-
Advertorial
-
FOCUS
-
Guide
-
Lifestyle
-
Tech and Vogue
-
TechandScience
-
CHTF Special
-
Nanshan
-
Futian Today
-
Hit Bravo
-
Special Report
-
Junior Journalist Program
-
World Economy
-
Opinion
-
Diversions
-
Hotels
-
Movies
-
People
-
Person of the week
-
Weekend
-
Photo Highlights
-
Currency Focus
-
Kaleidoscope
-
Tech and Science
-
News Picks
-
Yes Teens
-
Budding Writers
-
Fun
-
Campus
-
Glamour
-
News
-
Digital Paper
-
Food drink
-
Majors_Forum
-
Speak Shenzhen
-
Shopping
-
Business_Markets
-
Restaurants
-
Travel
-
Investment
-
Hotels
-
Yearend Review
-
World
-
Sports
-
Entertainment
-
QINGDAO TODAY
-
In depth
-
Leisure Highlights
-
Markets
-
Business
-
Culture
-
China
-
Shenzhen
-
Important news
在线翻译:
szdaily -> In depth -> 
Three countries account for 90% of Chinese beef imports
    2014-12-09  08:53    Shenzhen Daily

    IN the first nine months of this year, beef imports into China increased by 14 percent, compared with the same period in 2013, to 238,800 tons, according to EBLEX, the organization for beef and lamb levy payers in England.

    EBLEX says growing demand for beef imports is a direct consequence of declining domestic output in China at a time when demand for a protein-rich diet is increasing. China’s domestic beef industry is facing several challenges, including breeding, productivity, farm management and feed resources. With such limitations to beef production in China, the country depends heavily on imports.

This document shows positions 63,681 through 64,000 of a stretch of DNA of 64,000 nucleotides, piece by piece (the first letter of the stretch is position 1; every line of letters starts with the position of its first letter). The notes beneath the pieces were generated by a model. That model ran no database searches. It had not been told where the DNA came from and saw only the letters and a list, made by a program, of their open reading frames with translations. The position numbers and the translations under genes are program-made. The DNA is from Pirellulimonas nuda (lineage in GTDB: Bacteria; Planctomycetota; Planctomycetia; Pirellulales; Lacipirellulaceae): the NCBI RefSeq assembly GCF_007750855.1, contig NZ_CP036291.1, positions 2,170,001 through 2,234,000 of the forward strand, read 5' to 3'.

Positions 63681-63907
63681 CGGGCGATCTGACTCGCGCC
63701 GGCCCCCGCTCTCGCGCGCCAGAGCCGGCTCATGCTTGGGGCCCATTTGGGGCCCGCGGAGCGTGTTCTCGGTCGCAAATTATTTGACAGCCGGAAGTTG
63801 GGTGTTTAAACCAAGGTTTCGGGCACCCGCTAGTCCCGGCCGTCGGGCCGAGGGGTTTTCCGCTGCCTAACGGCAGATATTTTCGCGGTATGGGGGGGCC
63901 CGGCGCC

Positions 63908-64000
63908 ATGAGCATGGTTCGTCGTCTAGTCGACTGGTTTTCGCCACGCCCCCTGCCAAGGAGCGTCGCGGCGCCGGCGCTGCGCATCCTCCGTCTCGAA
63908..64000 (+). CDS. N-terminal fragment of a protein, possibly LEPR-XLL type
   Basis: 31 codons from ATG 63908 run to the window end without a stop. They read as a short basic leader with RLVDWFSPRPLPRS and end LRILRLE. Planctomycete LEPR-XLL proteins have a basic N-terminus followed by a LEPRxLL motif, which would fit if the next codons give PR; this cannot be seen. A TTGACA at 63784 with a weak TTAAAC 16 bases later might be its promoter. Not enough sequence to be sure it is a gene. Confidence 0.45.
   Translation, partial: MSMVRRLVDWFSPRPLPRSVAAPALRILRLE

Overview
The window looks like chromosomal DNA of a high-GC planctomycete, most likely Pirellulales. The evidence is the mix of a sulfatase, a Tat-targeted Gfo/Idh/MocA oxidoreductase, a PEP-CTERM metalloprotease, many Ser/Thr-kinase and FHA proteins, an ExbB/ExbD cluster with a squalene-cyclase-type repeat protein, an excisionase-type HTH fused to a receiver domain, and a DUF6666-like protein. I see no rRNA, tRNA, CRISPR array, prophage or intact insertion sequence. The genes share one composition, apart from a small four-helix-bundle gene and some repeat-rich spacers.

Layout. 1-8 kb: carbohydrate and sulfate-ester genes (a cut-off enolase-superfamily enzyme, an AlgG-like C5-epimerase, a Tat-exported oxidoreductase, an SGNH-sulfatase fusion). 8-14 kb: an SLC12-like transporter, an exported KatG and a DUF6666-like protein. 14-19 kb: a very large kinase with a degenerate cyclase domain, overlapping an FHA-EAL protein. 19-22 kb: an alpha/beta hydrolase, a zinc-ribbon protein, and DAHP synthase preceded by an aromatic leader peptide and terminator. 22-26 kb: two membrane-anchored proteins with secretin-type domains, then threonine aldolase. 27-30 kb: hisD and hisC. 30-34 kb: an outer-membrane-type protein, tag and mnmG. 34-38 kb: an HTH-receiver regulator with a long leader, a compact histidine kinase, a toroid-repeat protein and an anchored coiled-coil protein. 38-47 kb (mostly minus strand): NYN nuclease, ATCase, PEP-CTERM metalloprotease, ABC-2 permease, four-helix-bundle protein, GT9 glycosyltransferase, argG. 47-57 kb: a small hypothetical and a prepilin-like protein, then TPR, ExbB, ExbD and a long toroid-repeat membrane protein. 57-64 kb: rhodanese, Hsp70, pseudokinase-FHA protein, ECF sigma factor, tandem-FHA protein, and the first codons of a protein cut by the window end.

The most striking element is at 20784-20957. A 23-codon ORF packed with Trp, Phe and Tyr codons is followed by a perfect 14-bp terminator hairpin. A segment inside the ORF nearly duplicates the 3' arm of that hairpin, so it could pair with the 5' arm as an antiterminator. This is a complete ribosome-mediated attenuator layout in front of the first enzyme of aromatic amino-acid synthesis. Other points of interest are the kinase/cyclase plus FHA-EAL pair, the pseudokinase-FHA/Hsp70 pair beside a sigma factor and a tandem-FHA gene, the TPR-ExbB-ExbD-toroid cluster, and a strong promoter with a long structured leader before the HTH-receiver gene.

China imports beef from three key markets, Australia, Uruguay and New Zealand. Together, beef from these places accounts for almost 90 percent of the total. Australia contributed to 45 percent of the total with volumes rising by 5 percent.

    Imports from Australia have, however, slowed since the start of the year, and in the third quarter, volumes shipped actually fell by 1 percent. Imports from Uruguay, on the other hand, rose by a third, compared with the January to September period in 2013.

    China has historically only imported Uruguayan offal and small volumes of inexpensive boneless beef cuts. However, Uruguay now ranks second to Australia as its top supplier, with a whole range of product in the mix.

    New Zealand maintained its position in the Chinese market, supplying 8 percent more beef than a year earlier.

    Brazil was once the third largest supplier of beef to China with an export value of around 310.6 million yuan (US$51 million). However, China placed a ban on beef from Brazil due to an outbreak of mad cow disease in late 2012. China has now reopened its doors to Brazilian beef; eight plants have already received the green light, and there is a possibility of nine other plants also entering the Chinese market again. However, EBLEX says it is worth noting that these developments are not reflected in the latest trade figures.

    (SD-Agencies)

深圳报业集团版权所有, 未经授权禁止复制; Copyright 2010, All Rights Reserved.
Shenzhen Daily E-mail:szdaily@szszd.com.cn